From initially posting a job listing to your marketing channels to making the final placement – how much time has elapsed?
Times-to-hired are some of the most important KPIs for clocking your efficiency. Sometimes, time factors will be entirely out of your hands. But which factors are within your influence? Any reduction in times to hired will also cut your costs per hired…
• Cost per hire
the longer your consultants spend seeking talent to fill a certain role, the larger the corresponding costs for that role. But you should also factor in additional, material costs, too.
Did candidates require additional coaching for a challenging interview process? Was an unpopular job listing boosted with a social media paid campaign? Each of these additional costs will need to be added to your costs of an individual placement to determine its true value to your business.
• Candidate Experience Satisfaction levels
A positive candidate experience is one of the fundamentals of running a good recruitment agencies. With a strong candidate experience you gain social proof of providing a valuable service. This helps you to attract more new applicants. You are more likely to make successful placements – and make them faster – with a larger database to search through.
Candidate experience is just an industry-specific type of User Experience (UX). All of the core fundamentals apply here.
The main thing to remember about candidate experience is that it is wholly subjective. It is not easy to gauge user satisfaction in terms of scores or ratings. The best solution if you’re wishing to track your progress in UX improvements is to run Net Promoter Score (NPS) surveys. these are very simple, single-click polls which invite your users to review your service. They offer high engagement levels as they are so simple. But remember that scores are arbitrary, and every user has their own, personal scale of what constitutes a great recruitment service.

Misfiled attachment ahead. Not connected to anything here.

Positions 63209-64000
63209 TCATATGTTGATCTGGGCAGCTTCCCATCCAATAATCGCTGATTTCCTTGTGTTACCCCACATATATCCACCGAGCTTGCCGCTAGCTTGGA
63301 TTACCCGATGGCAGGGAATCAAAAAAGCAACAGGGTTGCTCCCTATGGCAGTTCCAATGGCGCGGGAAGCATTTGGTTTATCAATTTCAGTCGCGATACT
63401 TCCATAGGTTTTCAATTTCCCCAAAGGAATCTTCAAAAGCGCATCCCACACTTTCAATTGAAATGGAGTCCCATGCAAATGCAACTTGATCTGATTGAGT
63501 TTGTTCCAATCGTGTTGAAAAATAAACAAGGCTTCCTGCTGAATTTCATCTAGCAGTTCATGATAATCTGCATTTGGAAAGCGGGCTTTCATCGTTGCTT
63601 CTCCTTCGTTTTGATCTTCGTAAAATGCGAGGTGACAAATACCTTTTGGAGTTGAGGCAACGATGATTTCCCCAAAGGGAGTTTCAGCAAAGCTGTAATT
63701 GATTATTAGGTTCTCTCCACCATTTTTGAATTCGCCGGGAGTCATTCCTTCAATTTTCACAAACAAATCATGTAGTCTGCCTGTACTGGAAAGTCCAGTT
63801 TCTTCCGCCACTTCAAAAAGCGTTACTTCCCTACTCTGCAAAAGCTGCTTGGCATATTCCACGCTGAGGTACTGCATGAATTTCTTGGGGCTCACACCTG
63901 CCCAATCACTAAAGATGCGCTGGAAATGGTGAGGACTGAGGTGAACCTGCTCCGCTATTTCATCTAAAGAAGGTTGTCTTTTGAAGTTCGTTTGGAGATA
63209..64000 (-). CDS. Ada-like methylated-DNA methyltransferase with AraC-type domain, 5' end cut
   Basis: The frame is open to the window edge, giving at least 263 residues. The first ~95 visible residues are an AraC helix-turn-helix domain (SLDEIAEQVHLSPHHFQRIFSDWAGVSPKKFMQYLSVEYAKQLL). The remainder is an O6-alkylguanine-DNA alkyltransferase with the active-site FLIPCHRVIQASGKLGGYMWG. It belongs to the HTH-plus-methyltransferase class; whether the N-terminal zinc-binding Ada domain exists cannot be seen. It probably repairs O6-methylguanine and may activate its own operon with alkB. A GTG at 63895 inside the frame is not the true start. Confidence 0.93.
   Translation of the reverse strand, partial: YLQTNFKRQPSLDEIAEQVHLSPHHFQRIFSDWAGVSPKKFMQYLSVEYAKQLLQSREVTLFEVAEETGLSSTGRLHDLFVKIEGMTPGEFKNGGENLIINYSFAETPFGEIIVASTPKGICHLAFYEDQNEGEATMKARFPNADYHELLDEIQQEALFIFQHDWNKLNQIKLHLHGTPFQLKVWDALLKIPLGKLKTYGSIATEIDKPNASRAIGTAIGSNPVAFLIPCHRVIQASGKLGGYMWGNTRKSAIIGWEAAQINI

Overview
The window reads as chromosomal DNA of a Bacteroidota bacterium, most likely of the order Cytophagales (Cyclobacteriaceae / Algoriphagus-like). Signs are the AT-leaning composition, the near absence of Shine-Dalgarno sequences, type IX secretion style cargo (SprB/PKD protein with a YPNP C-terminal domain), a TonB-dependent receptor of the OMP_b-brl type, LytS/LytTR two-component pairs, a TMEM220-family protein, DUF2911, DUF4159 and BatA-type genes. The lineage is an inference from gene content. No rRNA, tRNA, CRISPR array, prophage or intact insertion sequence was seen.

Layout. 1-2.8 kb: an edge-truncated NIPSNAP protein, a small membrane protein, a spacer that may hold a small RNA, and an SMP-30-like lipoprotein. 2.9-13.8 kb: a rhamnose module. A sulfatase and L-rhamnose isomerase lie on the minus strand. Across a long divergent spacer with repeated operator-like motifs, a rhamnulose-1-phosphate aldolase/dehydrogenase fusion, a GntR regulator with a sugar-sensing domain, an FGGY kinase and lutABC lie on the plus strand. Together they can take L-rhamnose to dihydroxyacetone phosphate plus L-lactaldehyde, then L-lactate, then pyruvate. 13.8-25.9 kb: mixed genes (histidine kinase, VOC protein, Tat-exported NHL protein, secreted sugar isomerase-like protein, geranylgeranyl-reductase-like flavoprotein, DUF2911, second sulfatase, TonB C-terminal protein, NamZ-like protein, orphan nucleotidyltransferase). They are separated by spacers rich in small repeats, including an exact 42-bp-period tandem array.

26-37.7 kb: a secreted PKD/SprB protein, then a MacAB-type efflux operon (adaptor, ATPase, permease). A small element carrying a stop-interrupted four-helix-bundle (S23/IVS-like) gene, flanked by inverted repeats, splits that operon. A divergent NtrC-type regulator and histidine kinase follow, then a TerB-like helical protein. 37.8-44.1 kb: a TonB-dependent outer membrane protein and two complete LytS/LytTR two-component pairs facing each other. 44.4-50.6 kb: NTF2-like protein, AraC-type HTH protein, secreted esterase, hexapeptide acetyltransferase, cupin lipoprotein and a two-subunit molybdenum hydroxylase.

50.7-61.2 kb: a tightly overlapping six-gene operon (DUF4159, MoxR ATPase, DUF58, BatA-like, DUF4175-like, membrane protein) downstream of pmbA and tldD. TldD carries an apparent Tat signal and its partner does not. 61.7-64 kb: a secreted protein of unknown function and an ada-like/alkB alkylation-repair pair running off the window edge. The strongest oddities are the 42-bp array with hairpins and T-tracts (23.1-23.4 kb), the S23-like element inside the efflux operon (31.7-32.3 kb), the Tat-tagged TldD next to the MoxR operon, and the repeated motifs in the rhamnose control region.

eBoss uses Satismeter for our NPS surveying needs.
…But don’t over-think it
Once you have started to set KPIs, there can be a temptation to over-analyse every last digit concerning your business performance. But getting drowned in data is as bad as ignoring it completely.
Don’t assume that all data is equal, or indeed that it is even valuable at all.
For example, attempting to beat KPI effectiveness on social media job post engagement may mean you look at which moments of the week garner the highest number of clicks. You may learn that adverts without images gain the most applications, and your best platform in terms of engagement is Instagram. Perhaps you get the most clicks on a Tuesday, and fewest on Sundays.
Does that mean that you should only post job listings on Instagram, and without any images, and only on Tuesdays?
No, it does not.
This is a false correlation. And it illustrates perhaps the most important lesson to learn when setting KPIs: make them meaningful. And understand which of your business decisions is actually likely to impact and affect the results of your KPIs in the future. Ask yourself: if there is no real way of managing or affecting KPI outcomes, is it truly a valuable metric to be tracking in the first place?
(We’re just about done here so if you’d like some more examples of false correlations, check out this hilarious post on the subject. It has graphs.)